As of 24 May, OVD-Info has identified 584 criminal cases initiated against those who have taken an anti-war stance. In their April summary of the regime's repressive activities they identified 537 such cases. Thus, the monthly increase was 47 cases, a figure close to the April increase (50 cases). Before that, the average for several months had been 30 cases; the spring intensity has seen an increase of one and a half times. At the same time, the intensity of administrative prosecutions under Article 20.3.3 of the Administrative Code on 'discrediting the RF Armed Forces' has decreased and reached its lowest level since the beginning of the war. According to updated statistics from OVD-Info, over the past month, only 109 such cases were initiated (as of May 19), while over the previous four months the average monthly number of administrative prosecutions under this article was 270. In the second half of 2022 this figure had been 410, and in March and June 2022 — about 740 (a total of 6839 cases have been initiated under this article since March 2022).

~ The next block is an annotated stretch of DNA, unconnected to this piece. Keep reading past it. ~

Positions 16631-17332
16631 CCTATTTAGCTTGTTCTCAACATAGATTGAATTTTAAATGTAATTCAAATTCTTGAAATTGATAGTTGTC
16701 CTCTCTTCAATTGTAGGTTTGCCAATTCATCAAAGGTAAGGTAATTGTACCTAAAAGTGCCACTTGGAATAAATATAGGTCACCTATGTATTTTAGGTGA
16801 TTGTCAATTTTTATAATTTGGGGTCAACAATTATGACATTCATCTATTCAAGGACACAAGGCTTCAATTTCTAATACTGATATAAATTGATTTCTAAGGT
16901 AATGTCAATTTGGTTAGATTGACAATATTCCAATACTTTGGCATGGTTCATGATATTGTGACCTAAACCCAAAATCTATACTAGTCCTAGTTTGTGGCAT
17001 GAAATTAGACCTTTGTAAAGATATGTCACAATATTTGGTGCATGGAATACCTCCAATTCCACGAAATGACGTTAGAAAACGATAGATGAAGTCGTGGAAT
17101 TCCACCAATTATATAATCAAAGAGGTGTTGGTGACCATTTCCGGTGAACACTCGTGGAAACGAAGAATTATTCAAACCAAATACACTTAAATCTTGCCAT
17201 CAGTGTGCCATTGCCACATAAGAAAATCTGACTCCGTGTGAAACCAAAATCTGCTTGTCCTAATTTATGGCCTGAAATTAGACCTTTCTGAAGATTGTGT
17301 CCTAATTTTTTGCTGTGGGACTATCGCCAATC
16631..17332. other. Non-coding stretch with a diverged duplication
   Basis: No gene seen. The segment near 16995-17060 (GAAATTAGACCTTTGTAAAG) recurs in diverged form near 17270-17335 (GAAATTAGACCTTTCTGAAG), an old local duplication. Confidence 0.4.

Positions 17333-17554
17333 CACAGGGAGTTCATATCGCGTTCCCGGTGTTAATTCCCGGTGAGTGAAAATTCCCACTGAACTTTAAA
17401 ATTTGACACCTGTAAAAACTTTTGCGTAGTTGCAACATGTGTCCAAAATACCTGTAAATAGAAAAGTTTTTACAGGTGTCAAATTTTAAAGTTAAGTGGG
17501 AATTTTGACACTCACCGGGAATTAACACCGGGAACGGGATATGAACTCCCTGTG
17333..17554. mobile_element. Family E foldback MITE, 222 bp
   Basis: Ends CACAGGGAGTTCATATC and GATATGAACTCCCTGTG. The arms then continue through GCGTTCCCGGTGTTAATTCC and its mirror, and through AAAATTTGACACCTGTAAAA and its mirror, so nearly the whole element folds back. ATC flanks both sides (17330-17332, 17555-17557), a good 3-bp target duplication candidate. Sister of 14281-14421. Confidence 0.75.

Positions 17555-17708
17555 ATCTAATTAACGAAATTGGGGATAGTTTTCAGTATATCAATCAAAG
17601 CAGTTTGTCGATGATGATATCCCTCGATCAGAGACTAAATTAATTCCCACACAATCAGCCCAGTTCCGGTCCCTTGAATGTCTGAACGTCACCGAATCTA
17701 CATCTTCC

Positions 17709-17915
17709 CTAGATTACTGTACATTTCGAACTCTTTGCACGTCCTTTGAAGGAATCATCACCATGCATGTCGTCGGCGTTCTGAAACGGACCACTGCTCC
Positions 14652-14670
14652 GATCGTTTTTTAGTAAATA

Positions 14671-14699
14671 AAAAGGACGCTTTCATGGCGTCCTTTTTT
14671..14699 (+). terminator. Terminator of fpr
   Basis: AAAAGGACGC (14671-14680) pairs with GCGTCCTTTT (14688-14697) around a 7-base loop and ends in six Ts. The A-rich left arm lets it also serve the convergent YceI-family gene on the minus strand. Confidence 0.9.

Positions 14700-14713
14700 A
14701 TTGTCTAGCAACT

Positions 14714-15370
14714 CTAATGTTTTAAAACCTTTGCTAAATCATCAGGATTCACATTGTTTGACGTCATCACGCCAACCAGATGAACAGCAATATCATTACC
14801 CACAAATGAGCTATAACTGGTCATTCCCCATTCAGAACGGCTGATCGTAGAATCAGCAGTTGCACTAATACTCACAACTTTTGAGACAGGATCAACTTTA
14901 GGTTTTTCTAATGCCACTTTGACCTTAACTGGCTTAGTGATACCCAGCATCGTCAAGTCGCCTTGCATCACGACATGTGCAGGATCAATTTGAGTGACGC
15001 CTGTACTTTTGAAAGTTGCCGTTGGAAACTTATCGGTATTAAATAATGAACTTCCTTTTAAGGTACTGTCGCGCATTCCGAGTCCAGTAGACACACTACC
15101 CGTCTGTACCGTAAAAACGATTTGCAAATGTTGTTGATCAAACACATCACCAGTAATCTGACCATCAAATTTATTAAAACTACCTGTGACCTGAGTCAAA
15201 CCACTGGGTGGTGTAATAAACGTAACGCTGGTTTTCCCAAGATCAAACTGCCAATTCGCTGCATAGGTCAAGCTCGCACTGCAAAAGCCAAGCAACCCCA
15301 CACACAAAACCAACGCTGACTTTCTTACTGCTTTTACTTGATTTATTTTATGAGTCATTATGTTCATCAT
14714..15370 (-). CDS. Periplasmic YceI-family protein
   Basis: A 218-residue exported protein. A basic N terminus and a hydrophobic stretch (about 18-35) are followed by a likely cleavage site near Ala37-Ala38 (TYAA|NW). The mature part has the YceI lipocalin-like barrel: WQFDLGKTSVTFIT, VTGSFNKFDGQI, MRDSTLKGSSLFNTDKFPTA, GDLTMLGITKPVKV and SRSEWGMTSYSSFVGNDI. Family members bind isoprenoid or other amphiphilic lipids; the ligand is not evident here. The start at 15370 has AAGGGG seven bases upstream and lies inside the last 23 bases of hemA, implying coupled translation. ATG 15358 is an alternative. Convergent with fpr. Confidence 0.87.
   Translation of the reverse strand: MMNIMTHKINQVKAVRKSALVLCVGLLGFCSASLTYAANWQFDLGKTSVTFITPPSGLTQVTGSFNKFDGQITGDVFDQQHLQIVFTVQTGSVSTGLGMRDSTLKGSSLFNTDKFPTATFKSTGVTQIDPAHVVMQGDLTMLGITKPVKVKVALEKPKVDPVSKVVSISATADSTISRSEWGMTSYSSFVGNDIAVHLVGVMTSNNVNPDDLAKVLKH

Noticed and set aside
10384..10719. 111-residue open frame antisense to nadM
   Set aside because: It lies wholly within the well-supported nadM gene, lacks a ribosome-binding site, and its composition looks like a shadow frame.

This dynamic is most likely evidence of the effectiveness of repression and a decrease in the number of cases of public demonstrations of anti-war sentiments. The parallel increase in criminal prosecutions is related to the mechanism of prejudice — a second violation under the article regarding 'discrediting the armed forces' results in a criminal case. In addition, another 24 defendants in 'anti-war' persecutions have been sentenced (in March there were 32 such cases). Eight of these received prison sentences (19 in March 2023), and 15 were handed fines, suspended sentences or forced labour. A total of 106 convictions have been identified since the beginning of the year, and 49 of these involve actual prison sentences. Whereas, between March and December 2022, 78 sentences were identified and 22 of these involved imprisonment.